Complete the following:

This course provides a forum for collaborative inquiry where teachers write in a variety of genres, study current theory and research in the teaching of writing and use of writing to learn, and share their study of a selected area of classroom practice. The theory and practice of writing are examined through individual demonstration/inquiry, reading and discussion of current research, and writing and sharing in writing response groups. Participants develop their leadership potential for a variety of roles, including reform efforts that support the education of Oregon's diverse student population. Issues of teaching diverse student populations, writing to learn, and using technology to strengthen teaching and learning provide a lens for teacher inquiry. Participants must apply and successfully complete EDWR 505 and EDWR 515 for admission into the Certificate program. The Institute consists of two courses for a combined 4 semester credits.
This course provides a forum for collaborative inquiry where teachers write in a variety of genres, study current theory and research in the teaching of writing and use of writing to learn, and share their study of a selected area of classroom practice. The theory and practice of writing are examined through individual demonstration/inquiry, reading and discussion of current research, and writing and sharing in writing response groups. Participants develop their leadership potential for a variety of roles, including reform efforts that support the education of Oregon's diverse student population. Issues of teaching diverse student populations, writing to learn, and using technology to strengthen teaching and learning provide a lens for teacher inquiry. Participants must apply and successfully complete EDWR 505 and EDWR 515 for admission into the Certificate program. The Institute consists of two courses for a combined 4 semester credits. Prerequisite: EDWR 505..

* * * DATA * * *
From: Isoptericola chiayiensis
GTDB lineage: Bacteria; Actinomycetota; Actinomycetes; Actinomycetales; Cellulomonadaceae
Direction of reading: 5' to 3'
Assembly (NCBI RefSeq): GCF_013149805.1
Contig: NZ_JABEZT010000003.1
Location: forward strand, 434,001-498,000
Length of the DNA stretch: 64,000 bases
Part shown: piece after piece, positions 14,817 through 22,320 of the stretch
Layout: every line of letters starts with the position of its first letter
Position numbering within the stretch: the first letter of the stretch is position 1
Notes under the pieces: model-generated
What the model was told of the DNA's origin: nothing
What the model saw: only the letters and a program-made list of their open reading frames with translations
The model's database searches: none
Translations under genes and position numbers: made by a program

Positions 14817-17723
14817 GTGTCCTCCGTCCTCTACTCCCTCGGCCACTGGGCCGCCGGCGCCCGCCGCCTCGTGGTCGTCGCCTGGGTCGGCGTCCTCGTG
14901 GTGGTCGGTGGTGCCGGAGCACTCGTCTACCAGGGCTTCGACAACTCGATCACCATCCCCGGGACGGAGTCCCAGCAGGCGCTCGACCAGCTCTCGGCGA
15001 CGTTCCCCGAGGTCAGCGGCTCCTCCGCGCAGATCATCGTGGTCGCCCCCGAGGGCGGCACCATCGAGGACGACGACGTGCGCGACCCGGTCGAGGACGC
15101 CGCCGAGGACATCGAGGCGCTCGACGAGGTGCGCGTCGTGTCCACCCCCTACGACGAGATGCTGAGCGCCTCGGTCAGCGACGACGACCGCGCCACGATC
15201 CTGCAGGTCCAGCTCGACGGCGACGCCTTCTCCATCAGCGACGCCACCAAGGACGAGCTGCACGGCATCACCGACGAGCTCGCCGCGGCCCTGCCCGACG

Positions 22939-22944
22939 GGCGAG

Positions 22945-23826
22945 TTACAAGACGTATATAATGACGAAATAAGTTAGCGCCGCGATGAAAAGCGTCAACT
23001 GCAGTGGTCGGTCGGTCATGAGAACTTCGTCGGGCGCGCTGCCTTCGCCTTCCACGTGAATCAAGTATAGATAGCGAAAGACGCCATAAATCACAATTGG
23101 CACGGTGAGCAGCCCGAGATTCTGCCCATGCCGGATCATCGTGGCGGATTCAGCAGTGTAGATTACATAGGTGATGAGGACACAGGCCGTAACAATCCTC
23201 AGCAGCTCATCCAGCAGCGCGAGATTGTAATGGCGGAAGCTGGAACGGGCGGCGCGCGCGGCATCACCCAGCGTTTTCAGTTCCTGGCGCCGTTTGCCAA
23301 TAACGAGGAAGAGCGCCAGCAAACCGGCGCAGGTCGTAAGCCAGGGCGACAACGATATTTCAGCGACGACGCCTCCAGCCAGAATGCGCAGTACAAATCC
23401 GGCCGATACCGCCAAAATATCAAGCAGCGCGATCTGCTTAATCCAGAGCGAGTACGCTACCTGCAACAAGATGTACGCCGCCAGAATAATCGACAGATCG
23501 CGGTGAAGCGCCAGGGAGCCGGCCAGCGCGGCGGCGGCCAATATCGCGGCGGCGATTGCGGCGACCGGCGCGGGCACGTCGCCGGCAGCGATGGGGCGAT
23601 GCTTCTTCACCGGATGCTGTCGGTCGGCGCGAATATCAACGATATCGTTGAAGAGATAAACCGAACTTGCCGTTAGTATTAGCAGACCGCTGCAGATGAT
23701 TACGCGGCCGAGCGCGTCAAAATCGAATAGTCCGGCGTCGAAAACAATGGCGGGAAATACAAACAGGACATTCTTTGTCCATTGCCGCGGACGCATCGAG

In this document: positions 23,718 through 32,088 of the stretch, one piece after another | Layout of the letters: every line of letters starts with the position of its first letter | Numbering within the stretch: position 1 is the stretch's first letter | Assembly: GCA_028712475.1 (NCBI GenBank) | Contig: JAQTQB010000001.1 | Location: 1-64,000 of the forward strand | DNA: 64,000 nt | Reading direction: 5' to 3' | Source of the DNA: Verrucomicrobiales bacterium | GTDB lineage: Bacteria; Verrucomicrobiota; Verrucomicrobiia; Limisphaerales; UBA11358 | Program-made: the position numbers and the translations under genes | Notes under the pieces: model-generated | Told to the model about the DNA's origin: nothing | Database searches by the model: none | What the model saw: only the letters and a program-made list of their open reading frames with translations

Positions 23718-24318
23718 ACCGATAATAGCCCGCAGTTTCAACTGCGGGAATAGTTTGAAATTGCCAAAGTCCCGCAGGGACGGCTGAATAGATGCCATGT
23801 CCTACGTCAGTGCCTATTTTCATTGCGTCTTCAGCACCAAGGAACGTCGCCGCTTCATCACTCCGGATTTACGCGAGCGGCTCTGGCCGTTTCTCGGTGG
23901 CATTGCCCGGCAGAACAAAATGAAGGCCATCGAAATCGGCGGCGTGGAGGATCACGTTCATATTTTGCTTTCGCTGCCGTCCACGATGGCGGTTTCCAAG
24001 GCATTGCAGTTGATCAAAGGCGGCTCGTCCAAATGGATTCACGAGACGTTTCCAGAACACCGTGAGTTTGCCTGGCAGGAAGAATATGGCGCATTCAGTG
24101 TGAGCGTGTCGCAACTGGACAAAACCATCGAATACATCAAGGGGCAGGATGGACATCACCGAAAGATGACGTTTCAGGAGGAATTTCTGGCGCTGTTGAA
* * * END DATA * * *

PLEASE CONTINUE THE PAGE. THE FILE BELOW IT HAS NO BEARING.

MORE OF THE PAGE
In this course, teachers will study the nature of inquiry and develop a question that has arisen out of their classroom practice: a problem, an issue, or a nagging concern. Teachers will also explore the work of other teacher researchers in the National Writing Project Network. This inquiry-centered approach will allow teachers to prepare for conducting research in their own classrooms by developing their questions, planning their methodology, understanding ways to gather and analyze data from student writing, and planning strategies for using new insights in their teaching practice. Prerequisite: EDWR 505, Institute in the Teaching of Writing I.
This course focuses on using inquiry to advance practice in the teaching of writing with a focus on three major themes: supporting the writing development of diverse learners, using writing to learn across content areas, and using technology to support literacy development. Participants will implement and present an Inquiry project that includes a close analysis of student learning data. Prerequisites: OWPC Institute in the Teaching of Writing, and EDWR 505 and EDWR 515, Inquiry into the Teaching of Writing I and II.
Participants will study and discuss what it means to be a teacher leader, develop effective coaching practices, strengthen their presentation skills, and design workshops and/or conference presentations based on their advanced inquiry project and/or an area of expertise. The course includes a practicum experience for students to apply and analyze emerging leadership skills. Prerequisite: EDWR 530.
This course supports teachers in writing for publication. Participants will analyze requirements and style of multiple professional publications to inform their own writing/publication efforts. Participants will create a draft for publication intended to disseminate learning from their advanced inquiry project or other area of expertise. This course includes a three-day writing retreat followed by a series of Saturday sessions. Prerequisites: EDWR 540, Professional Leadership in the Teaching of Writing.